Mulberry is consulting on cutting about a quarter of jobs in its workforce – in the region of 350 jobs – as it recovers from the impact of Covid-19. The luxury leather company says most of its shops are still closed following the coronavirus pandemic and that while digital sales have been good throughout the outbreak they do not make up for the lack of demand in its stores. Even once shops reopen – starting next week in the UK – it expects low tourist and shopper numbers and the introduction of social distancing to affect sales that are in turn expected to recover gradually over the medium-term. In the light of this change to its trading prospects, Mulberry says that it must manage its operations and costs to make sure it has the right size and structure to reflect changing market conditions – and it is consulting on plans to reduce employee numbers by about a quarter across its global business.
Mulberry chief executive Thierry Andretta said: “In spite of the good performance of our sector-leading digital and omichannel platform and our global network of digital concessions, the shutting of all our physical stores has had, and will continue to have, a marked effect on our business.
“Launching a consultation process has been an incredibly difficult decision for us to make but it is necessary for us to respond to these challenging market conditions, protect the maximum number of jobs possible and safeguard the future of the business. We remain confident in the strength of the Mulberry brand ad our strategy over the long-term.”
Mulberry has already reopened its shops in China, South Korea and, more recently, in Europe and Canada. It operates more than 100 shops around the world, including 55 in the UK, as well as concessions in department stores. It employs about 1,400 people around the world, including some 1,140 in the UK.
The brand says that it has net cash on hand and has not yet drawn on its borrowing facilities.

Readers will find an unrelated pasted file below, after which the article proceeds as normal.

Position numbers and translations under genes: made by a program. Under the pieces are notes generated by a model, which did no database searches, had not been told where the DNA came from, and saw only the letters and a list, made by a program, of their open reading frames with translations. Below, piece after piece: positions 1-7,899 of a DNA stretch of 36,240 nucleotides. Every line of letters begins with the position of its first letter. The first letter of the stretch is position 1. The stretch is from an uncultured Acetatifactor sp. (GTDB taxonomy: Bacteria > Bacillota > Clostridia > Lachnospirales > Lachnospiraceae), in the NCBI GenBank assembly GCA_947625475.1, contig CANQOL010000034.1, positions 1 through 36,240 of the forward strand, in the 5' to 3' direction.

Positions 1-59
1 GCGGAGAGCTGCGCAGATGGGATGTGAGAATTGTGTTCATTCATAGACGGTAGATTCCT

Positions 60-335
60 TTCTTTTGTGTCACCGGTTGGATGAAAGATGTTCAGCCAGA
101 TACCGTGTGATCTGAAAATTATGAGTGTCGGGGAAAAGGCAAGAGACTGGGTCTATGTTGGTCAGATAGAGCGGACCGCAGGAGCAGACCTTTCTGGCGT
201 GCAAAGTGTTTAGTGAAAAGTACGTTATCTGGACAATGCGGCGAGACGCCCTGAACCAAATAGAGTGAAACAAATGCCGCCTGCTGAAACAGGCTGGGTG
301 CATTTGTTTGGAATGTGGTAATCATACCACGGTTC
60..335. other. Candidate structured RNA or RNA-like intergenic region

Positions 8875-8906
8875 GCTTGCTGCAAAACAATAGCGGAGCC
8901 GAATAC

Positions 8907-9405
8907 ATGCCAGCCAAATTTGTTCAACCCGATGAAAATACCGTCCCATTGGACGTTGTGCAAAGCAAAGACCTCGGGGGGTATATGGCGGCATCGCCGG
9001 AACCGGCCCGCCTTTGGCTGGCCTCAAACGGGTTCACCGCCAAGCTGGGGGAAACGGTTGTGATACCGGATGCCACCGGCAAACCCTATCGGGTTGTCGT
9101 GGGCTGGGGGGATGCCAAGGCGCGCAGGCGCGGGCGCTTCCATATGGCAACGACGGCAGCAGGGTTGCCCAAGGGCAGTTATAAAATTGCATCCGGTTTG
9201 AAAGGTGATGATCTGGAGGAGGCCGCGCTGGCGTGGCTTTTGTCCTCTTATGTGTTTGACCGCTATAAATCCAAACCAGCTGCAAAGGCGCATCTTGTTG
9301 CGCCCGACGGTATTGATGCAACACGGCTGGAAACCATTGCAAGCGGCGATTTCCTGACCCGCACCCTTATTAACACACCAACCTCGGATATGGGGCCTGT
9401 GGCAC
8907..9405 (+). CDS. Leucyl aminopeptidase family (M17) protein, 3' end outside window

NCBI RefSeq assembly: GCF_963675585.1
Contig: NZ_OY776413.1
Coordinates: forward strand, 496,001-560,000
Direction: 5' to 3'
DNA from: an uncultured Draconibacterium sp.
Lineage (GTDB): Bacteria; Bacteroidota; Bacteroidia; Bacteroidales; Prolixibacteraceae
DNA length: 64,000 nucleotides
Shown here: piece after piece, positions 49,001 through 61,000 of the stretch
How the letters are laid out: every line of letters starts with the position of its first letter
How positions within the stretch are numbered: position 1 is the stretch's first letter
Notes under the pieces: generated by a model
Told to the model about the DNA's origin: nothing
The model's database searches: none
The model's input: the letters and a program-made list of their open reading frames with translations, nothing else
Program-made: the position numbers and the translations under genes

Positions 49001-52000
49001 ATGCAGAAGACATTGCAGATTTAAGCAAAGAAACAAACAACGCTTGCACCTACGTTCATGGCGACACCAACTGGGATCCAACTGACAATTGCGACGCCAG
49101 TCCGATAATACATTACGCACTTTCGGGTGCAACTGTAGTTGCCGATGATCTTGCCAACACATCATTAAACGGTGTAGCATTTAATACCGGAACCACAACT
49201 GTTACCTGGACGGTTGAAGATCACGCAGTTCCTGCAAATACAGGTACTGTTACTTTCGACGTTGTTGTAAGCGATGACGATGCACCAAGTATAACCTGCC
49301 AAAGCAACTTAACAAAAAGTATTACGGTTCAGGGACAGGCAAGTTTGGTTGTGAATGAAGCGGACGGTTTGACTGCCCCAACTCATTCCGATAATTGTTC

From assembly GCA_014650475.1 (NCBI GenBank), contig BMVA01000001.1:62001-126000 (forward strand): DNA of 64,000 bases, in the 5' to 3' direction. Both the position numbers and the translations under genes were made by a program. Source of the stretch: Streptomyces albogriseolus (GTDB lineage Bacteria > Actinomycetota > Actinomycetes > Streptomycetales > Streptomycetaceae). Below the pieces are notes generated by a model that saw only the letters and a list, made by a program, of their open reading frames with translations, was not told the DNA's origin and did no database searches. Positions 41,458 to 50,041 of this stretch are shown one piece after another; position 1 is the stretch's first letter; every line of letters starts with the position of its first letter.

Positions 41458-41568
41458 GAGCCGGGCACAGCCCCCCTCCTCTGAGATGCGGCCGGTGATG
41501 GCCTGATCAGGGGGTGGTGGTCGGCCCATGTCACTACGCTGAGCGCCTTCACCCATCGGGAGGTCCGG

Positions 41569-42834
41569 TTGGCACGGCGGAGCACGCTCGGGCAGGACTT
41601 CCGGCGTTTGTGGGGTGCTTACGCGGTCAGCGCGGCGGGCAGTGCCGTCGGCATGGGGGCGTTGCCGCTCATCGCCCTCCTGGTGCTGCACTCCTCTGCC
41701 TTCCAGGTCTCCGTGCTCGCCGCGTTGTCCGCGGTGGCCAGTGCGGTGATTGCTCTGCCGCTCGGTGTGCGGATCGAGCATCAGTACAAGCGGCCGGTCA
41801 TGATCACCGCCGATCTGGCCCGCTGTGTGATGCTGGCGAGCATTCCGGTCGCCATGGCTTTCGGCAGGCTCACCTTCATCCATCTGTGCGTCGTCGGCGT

The news follows swiftly on Friday’s news that the UK arms of Victoria’s Secret is going into administration, putting 800 jobs and 25 stores at risk, although customers will continue to be able to shop online. At the time, Rob Harding of Deloitte said redundancies would not be made immediately as it tried to find a buyer for the chain. He said this was a “further example of the impact the Covid-19 pandemic is having on the entire retail industry”. He added: “The effect of the lockdowns, combined with broader challenges facing bricks and mortar retailers, has resulted in a funding requirement for this business, resulting in today’s administration.”
Commenting on today’s news, Nigel Frith, senior market analyst at asktraders.com, said: “Even more bad news for retailers as the luxury brands are also struggling to fight through the current pandemic. It seems that these cuts are Mulberry’s only option, and 25% of its workforce is still a lot of employees. When nonessential stores do re-open on June 15th, social distancing measures will still continue to hurt sales for a long time, but brands across the retail sector will have to adapt effectively in order to get the sales they need to stay afloat.
“Even though people are saving more money, priorities have changed and evidently consumers are not wanting luxury physical items. It’s a sad time for Mulberry, but like other brands such as Victoria’s Secret – they do have brand competition as well as trying to fight through a global virus.”
Mulberry and Victoria’s Secret are both ranked Top250 in RXUK Top500 research.
Image courtesy of Mulberry